William Daniels

1813 – 1880

Native Americans at Mr Catlin’s Exhibition in 1839


Oil on Board




30(h) x 22.5(w) cms


The reverse of the picture bears the following inscription:

"A sketch by Daniels
Red Indians of North America taken from Life at Mr Catlin's Exhibition. An original sketch by J. Daniels of Liverpool"

Trained as a lawyer, Pennsylvania-born George Catlin (1796-1872) gave up his legal endeavours in order to pursue a career in art and, following an inspiring meeting with a tribal delegation of Plains Indians, Catlin was determined to honour their customs in his art. From 1832, he began to produce a vast collection of paintings and he also amassed some of the tribes' artefacts (including a 7m-high tepee) in order to bring his pictures to life.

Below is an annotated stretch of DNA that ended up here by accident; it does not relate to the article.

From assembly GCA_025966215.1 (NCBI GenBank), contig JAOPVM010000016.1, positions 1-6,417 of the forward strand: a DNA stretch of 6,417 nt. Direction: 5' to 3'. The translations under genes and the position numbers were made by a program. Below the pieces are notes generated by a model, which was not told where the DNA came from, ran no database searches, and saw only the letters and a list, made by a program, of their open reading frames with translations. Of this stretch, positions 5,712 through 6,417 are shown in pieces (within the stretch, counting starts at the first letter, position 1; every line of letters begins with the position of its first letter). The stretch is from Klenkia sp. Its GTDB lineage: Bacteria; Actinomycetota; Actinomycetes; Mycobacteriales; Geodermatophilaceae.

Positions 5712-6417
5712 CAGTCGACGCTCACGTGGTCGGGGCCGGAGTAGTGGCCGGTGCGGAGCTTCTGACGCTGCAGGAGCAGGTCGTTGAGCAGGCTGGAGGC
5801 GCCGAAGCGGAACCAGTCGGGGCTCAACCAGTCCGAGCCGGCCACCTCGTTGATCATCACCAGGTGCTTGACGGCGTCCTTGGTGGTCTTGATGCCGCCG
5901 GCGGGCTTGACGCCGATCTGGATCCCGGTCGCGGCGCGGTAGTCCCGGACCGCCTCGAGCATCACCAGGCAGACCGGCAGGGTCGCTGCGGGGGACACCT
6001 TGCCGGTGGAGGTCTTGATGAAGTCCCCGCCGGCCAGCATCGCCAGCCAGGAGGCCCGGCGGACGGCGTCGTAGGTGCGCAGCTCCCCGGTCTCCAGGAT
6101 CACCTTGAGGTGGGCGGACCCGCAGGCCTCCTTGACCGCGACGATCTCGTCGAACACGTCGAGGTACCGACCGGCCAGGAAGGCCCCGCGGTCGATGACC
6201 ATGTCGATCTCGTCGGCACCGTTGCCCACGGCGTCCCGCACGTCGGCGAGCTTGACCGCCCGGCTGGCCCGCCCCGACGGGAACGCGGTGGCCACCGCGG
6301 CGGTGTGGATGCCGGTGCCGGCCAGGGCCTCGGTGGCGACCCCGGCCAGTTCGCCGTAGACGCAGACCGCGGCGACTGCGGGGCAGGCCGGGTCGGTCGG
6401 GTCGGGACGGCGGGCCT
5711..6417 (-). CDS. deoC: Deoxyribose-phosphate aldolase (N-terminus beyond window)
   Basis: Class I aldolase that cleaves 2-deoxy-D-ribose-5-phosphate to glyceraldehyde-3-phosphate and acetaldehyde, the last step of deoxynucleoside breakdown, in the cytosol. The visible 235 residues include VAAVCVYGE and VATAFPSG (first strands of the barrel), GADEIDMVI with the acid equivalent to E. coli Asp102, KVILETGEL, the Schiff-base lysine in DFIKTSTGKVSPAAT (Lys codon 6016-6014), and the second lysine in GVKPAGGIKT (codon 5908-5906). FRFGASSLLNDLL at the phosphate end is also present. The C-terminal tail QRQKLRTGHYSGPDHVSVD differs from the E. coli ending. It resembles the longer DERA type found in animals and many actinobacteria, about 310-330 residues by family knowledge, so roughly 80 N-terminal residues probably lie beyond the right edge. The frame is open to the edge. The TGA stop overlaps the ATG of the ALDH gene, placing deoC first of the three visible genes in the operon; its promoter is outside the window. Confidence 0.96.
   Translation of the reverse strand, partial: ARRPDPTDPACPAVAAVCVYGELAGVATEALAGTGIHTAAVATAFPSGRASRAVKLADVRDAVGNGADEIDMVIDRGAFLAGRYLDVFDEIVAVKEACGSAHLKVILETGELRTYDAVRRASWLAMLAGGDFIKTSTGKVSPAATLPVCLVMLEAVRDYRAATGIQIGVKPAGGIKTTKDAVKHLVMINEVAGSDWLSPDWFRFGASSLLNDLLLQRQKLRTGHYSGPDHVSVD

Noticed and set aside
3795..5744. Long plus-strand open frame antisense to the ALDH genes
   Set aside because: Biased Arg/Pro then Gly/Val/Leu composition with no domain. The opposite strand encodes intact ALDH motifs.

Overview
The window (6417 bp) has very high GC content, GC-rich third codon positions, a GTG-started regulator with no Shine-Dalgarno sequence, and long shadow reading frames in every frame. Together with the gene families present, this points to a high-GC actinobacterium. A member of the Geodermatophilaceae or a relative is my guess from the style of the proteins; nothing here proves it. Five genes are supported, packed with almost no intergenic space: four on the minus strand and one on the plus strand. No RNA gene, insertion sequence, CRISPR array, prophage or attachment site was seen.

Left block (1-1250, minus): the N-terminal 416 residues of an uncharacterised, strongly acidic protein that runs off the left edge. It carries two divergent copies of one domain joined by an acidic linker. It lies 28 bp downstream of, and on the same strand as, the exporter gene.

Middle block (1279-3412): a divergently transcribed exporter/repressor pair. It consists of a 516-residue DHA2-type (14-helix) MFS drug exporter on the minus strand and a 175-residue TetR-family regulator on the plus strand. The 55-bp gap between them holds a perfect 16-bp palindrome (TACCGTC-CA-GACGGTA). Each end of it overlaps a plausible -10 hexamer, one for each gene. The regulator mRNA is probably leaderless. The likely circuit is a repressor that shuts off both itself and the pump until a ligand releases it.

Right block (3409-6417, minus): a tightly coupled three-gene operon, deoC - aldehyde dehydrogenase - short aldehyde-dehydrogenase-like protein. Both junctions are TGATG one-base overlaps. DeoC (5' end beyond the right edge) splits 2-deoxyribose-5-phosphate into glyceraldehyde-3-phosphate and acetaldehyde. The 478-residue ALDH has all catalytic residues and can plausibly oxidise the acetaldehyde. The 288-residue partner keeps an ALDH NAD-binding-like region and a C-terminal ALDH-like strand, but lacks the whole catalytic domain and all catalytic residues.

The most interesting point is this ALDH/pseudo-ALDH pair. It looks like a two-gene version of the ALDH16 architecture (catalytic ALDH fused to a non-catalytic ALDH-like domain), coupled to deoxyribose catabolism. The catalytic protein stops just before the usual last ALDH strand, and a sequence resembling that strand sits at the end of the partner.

Catlin travelled to Europe in 1839 to show his so-called `Indian Gallery` in London, Brussels and Paris and was accompanied by some Indians, who were keen to see Europe and to be simultaneously honoured for their traditions. Catlin found that the nine Ojibwas and fourteen Iowan Indians drew larger crowds and they were even invited to Windsor Castle to perform ritual dances and show off their sporting prowess to Queen Victoria. In Paris, Charles Baudelaire was impressed to see that Catlin had captured the proud and noble spirit of the Indian race.

Encouraged by this and similarly enthusiastic responses from others attending his exhibitions, Catlin tried to sell the collection of over 600 pictures en bloc to the US Government. However, failing to find an appetite amongst the Government officials for this vast archive of social history, Catlin was obliged to sell it to a collector to defray his mounting debts. It is now to be found, almost entirely complete, in the Smithsonian American Art Museum in Washington, DC.


Private collection, UK